Storing your pumpkin

For your pet’s use, scoop tablespoons of the puree into the sections of an ice cube tray. You can remove the cubes one at a time to thaw and know how many doses you have for the pet in question.

For larger amounts, freeze by the cupful in plastic containers. A 9” pumpkin pie takes about two cups of pumpkin with other ingredients added.

Kittens at the Agway explore the pumpkins.
Kittens at the Agway explore the pumpkins.

Using other pumpkins

These kittens at my former Agway store are modeling slightly larger pumpkins than pie types but not quite jack-o’-lantern sized. With these, you’d simply do the same procedure, but if roasting cut it into smaller pieces.

How about a snack for you? Pumpkin seeds!

Who doesn’t remember the boxes of white pumpkin seeds that were so salty they made you pucker just to smell them? I loved them anyway, and when I found a way to roast my own without all the extra salt I began making a jar of them every year. The nutmeat is very sweet and nutritious, and by the name of pepitos it is included in some recipes. Here you soak the seeds in strong salt water, which helps to soften the shell but just leaves enough salty flavor that doesn’t overpower the nutty flavor.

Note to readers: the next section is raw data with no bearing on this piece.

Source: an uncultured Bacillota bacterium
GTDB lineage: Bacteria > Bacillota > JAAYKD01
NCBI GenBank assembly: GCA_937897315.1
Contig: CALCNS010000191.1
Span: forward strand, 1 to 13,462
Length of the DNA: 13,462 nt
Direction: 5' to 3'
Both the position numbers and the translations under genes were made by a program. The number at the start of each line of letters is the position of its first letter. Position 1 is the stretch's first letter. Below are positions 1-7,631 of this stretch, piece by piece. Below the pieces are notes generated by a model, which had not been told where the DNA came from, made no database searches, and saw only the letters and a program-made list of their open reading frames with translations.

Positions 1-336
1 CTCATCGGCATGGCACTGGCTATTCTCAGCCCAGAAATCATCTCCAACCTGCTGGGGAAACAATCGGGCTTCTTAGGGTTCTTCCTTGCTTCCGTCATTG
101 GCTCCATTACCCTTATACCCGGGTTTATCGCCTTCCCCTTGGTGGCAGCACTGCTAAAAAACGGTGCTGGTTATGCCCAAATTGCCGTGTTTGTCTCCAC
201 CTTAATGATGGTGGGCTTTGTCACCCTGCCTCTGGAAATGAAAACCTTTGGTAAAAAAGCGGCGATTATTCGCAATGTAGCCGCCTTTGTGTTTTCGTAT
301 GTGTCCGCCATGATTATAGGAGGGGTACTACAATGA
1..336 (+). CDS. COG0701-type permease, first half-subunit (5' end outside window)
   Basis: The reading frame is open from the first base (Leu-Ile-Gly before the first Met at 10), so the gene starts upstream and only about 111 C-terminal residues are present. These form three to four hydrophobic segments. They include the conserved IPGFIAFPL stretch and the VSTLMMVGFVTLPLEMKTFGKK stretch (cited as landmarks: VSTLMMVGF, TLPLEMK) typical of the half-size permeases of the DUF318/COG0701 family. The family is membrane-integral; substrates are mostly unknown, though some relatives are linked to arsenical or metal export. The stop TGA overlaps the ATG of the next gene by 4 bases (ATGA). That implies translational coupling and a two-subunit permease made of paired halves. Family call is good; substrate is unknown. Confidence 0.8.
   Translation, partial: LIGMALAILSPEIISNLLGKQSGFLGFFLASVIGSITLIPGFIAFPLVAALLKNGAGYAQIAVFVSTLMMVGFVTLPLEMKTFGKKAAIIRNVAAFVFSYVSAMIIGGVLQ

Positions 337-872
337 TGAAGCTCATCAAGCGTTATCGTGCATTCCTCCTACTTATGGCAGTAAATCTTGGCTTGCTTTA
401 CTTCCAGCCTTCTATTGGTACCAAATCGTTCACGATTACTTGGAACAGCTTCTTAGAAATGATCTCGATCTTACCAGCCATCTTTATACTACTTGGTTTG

Rinse the seeds and remove as much of the muck they are stuck to as possible. To a bowl that will hold about twice as much in seeds as you have add a quart of water and ¼-cup of salt. Stir to dissolve; the water can be warm, but not hot. Add the seeds and let soak for 30 minutes to an hour, drain off the liquid. Preheat the oven to 300 degrees, lightly oil a cookie sheet and place the seeds in a single layer, bake for 20 minutes, stir, bake for 20 minutes more. Let seeds cool. Store in tightly closed jar.

 Cat Pumpkin
Cat Pumpkin

And free bird seed!